Car oil change
How often should I change my oil and which oil is right for my engine? Regular oil changes protect against wear and tear, so the engine oil should be changed depending on the kilometres run or during a certain elapsed time. The two factors are different for each car manufacturer and depending on the car model. It is best to consult the relevant manual. But driving style and driving time also have an influence on the oil. If someone is often only driving in city traffic for a few minutes and the engine does not reach the ideal operating temperature of 90 °C, the oil will age more quickly. In this case, the engine oil should be changed annually. In addition to the oil change, the oil filter should also be replaced, because metal abrasion, dust and combustion residues collect there and can clog the filter after prolonged operation. Before changing the oil, it is advisable to warm up the engine, so that the warmed-up oil flows better and less residue remains in the reservoir.
The right oil
To get the right lubricants, in quality and specification, for your own car, you should take a look at the car manufacturer's manual. If this is not to hand, some oil manufacturer websites with an oil search engine (e.g. oelberater.de) can help alternatively. To do this, you need the HSN and TSN numbers from the vehicle registration document. The HSN number can be found under item 2.1 and consists of four digits, the TSN number is under item 2.2 and consists of three digits or three letters, depending on the age of the car. The various codes on the canisters are often not easy for a layman to understand. Therefore, here is a brief explanation for the classification.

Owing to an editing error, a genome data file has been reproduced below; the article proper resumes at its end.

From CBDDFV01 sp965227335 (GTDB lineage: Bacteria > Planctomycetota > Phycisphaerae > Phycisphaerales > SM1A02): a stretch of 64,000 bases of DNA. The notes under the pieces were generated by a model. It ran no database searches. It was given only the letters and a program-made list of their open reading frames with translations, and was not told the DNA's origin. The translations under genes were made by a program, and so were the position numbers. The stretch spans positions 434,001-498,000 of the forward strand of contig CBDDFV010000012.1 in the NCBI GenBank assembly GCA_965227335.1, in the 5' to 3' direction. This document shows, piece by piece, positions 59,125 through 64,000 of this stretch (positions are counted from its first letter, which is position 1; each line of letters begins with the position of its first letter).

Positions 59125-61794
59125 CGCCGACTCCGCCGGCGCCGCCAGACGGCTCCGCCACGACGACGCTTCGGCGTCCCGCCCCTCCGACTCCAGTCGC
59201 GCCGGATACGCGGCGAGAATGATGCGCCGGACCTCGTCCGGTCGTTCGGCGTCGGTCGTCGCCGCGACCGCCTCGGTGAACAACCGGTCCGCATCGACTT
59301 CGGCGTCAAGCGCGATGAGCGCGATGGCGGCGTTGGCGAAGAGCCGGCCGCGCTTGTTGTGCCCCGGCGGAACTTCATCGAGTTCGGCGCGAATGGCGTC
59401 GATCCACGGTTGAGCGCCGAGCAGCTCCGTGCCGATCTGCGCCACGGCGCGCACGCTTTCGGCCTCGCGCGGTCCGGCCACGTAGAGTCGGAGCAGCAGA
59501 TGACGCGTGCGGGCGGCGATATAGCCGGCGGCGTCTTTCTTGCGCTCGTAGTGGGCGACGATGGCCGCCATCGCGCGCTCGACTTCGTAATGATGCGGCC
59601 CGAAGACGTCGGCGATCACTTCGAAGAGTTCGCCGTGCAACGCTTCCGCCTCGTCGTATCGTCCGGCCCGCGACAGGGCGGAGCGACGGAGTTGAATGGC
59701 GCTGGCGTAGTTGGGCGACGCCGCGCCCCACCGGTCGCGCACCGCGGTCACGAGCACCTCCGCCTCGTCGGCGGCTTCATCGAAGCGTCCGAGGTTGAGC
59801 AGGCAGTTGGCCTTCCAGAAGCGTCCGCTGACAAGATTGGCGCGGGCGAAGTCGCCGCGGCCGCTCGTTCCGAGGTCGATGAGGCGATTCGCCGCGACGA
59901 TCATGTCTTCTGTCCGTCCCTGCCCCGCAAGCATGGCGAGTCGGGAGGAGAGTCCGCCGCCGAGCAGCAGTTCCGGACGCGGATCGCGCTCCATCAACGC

- SAE 5W-30: SAE stands for Society of Automotive Engineers (an organisation that sets technical standards for the car industry). The first digit (5) indicates the viscosity, i.e. how the oil behaves at minus 25 to minus 30 degrees Celsius. This oil has a good flow and is suitable for winter. The W stands for winter. The number 30 means that the oil has a high lubricity even at 100 degrees. So the higher this value is, the better the lubricity of the engine oil remains in the engine when it is hot.
- ACEA specification: in this classification, car manufacturers are identified by letters. A is for passenger car petrol engine, B for diesel engine, C for passenger car petrol and diesel engine with new exhaust aftertreatment system and E for truck diesel engine. This is followed by the numbering to indicate the performance (e.g. A3/B3 better than A1/B1), whereby the number applies to the difference in performance between the engine oils. This means that the higher the number, the higher the requirements are met. The numbers are shown for both engine types (petrol and diesel).
Tip: The oil level should be checked especially before long journeys. If the oil level is too low or the oil indicator lamp lights up, this should not be taken lightly. It is therefore a good idea to always carry a litre of oil with you to top up if necessary. Otherwise, engine damage may occur. To avoid losing any warranty claims due to the wrong oil, check with the workshop to be on the safe side.